A truly disgusting spectacle

There is a rooster living somewhere close to my guest house in Luang Prabang who is either insomniac or completely confused. It seems to think that dawn comes at half one in the morning, then two, then three and so on. Believe me, if I ever find the exact whereabouts of this foul fowl, insomnia and confusion will be the least if it's problems and laap gai will definitely be on the menu for tomorrow.

As is so often the way in these parts, and I do not wish to become too philosophical, there was a brighter side to this. Being wide awake just before six due to the attentions of said bird, I decided to get up and watch a remarkable ritual which occurs every day as it has for centuries namely the giving of alms by the local people to the numerous monks who inhabit the very many wats in the city. I saw this last time I was here and I was quite entranced by it.

Basically, the local people get out of bed at an appallingly early hour and sit at the side of the road with alms, generally in the form of rice. The monks, mostly the younger novices process barefoot and in silence through the streets stopping whilst people place their offerings in the bowls they carry on their shoulder and make obeisance to them, thereby gaining merit in the Buddhist way of thinking. I think I mentioned previously that Luang Prabang, although not the administrative capital is, to many Lao, the religious and cultural heart of the nation.

I went to the end of the street I am staying in (slightly out of town) and watched from the far side of the road as elderly ladies swept the streets in front of the boy monks and others sat on the side of the road reverently placing the gifts in the bowls and praying. At this tme of morning and this time of day the light was not good enough to take a photo without flash (see below) so I watched in awe as it unfolded before me.

This city is rightly proud of it's heritage and history and is very much at pains to explain politely to visitors how to behave both in wats and at this daily ceremony which is, after all, a religious service. Any guidebook will tell you how to behave in a Buddhist country, what to do and not do especially in respect of monks. I try, as best I can, to observe these things, although I am sure I am sure I transgress unintentionally on occasion. I hope not. Several of the strictures, if you are not aware, are these. You always act respectfully in the presence of a monk, women do not touch a monk or his robes, if a monk is sitting you either try and get your head lower than him or, if you are tall like me, hold your hands in a praying attitude to show respect. These are holy men / boys. Several of the specific things mentioned in the excellent Tourist Information Centre are not to get too close to the monks and not to use flash photography.

I decided to walk down to the centre of town where I knew there would be a lot of monks as the main concentration of wats is there. What I saw there disgusted and angered me in about equal measure. This solemn religious observance has been turned into a circus by bloody tourists with no more concern for the sensibilities of the local populace than getting a good holiday snap to "show the folks back home". It was one of the most appalling things I have ever seen. It was like a papparazzi scrum on Oscars night and as one who has faced the papparazzi (ask me about it sometime, I was not the star attraction obviously) it was frenzied, and I use the word advisedly. Germans jostled with Japanese and Australians elbowed the French to see who could stick their huge lenses furthest into a 12 year old novices face and fire off a professional standard flash gun. It was nauseating.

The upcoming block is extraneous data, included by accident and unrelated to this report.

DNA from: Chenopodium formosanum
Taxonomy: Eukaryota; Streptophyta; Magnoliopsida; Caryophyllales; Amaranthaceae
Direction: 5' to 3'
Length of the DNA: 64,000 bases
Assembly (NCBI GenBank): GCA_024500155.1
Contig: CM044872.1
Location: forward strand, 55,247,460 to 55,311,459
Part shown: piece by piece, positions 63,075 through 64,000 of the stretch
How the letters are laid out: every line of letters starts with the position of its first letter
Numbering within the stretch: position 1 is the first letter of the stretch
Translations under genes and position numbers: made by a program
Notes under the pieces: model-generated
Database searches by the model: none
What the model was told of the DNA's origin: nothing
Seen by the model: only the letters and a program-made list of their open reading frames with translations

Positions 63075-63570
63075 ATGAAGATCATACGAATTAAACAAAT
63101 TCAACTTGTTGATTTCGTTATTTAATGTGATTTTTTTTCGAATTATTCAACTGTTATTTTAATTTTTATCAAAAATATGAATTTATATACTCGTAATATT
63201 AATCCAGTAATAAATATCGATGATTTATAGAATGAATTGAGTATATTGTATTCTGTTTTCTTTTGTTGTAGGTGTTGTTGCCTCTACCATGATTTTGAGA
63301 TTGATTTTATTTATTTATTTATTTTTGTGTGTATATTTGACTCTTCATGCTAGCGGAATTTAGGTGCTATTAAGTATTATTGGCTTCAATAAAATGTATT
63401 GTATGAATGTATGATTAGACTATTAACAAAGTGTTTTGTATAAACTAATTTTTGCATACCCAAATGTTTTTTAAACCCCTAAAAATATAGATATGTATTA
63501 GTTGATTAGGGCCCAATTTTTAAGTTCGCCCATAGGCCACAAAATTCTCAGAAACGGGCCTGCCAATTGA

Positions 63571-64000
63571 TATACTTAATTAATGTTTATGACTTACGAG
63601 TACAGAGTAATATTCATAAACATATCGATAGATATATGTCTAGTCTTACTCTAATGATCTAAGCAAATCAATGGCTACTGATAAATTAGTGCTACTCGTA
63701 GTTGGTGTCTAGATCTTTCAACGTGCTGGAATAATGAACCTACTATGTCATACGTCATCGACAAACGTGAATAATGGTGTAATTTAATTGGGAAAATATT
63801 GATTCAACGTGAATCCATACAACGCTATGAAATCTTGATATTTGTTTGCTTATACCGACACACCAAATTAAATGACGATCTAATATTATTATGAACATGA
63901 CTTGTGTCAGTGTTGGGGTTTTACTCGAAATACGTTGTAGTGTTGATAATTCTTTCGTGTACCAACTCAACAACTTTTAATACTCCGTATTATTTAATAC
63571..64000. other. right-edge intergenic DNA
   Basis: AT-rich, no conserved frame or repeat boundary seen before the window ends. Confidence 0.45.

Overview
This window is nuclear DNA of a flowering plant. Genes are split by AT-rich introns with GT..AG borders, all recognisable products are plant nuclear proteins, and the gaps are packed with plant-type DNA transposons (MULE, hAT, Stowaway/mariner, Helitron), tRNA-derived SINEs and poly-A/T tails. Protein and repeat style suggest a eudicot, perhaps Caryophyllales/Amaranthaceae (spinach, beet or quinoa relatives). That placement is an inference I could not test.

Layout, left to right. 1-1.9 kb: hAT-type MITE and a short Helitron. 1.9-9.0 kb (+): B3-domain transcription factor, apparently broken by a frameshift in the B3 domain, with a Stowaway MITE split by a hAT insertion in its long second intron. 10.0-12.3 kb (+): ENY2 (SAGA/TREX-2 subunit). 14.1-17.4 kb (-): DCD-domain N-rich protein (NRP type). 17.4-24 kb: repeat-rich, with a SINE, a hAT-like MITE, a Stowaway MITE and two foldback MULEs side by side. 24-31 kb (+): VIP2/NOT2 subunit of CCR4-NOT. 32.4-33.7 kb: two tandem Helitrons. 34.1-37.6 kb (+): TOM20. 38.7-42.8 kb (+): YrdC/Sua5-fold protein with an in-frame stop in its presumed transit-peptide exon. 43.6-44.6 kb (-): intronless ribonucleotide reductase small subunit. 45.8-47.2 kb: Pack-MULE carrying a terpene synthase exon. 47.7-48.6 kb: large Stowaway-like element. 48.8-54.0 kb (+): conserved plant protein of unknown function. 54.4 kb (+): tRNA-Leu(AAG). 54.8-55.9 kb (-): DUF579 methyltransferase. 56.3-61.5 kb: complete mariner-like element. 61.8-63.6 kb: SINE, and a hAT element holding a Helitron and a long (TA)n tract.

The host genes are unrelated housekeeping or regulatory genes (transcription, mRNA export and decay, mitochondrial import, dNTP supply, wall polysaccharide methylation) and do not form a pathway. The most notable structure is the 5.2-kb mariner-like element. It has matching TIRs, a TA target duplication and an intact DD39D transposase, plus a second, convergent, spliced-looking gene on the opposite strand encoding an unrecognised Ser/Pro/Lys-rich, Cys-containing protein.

I will upload the photo, which isn't very good, taken without flash and from a distance, to show the kind of thing these poor young men must have to endure every day. I am not a religious man although I find much in Buddhism to admire but I found this profane in the extreme. I would like to believe that these people are ignorant of the local customs but that would be niaive. Everyone here has a guidebook and damn nearly everyone has visited the Tourist Information Centre. What it is is not ignorance but sheer damned bloody selfishness and a total lack of respect for what are our hosts. Not wishing to profane the ceremony further I said nothing although I would dearly have loved to show some of them the error of their ways.

I have a message for any of htese people in the unlikely event they may stumble upon this blog, learn some respect. It is not difficult and the people of Southeast Asia will forgive a lot as long as you make the effort. If you are not prepared to make the effort stay at home, your own countries probably deserve you more than the people here.

Ask yourselves a question. Would you wander into Canterbury Cathedral and stick a camera into Dr. Williams face when he was preaching? Stroll into a mosque in an Islamic country and point your Canon into the face of the Imam? Decide to go sightseeing in Jerusalem and start snapping the Chief Rabbi in the synagogue? I don't think so, and the consequences may be a lot more serious than with these basically peacable people. Think people. This ceremony a mere seven years ago was a much different thing. I appreciate that the Lao people want, indeed need, the tourist dollar but are we going to destroy the very things we came to see in the process?

I have a message for you ignorant, arrogant nobodies, stay at home. Your respective countries obviously deserve you much more than does this essentially religiously tolerant place.

I am sorry to have ot p0st such a depressing thi8ng, but the rest of the day got much better as I will post in due course.

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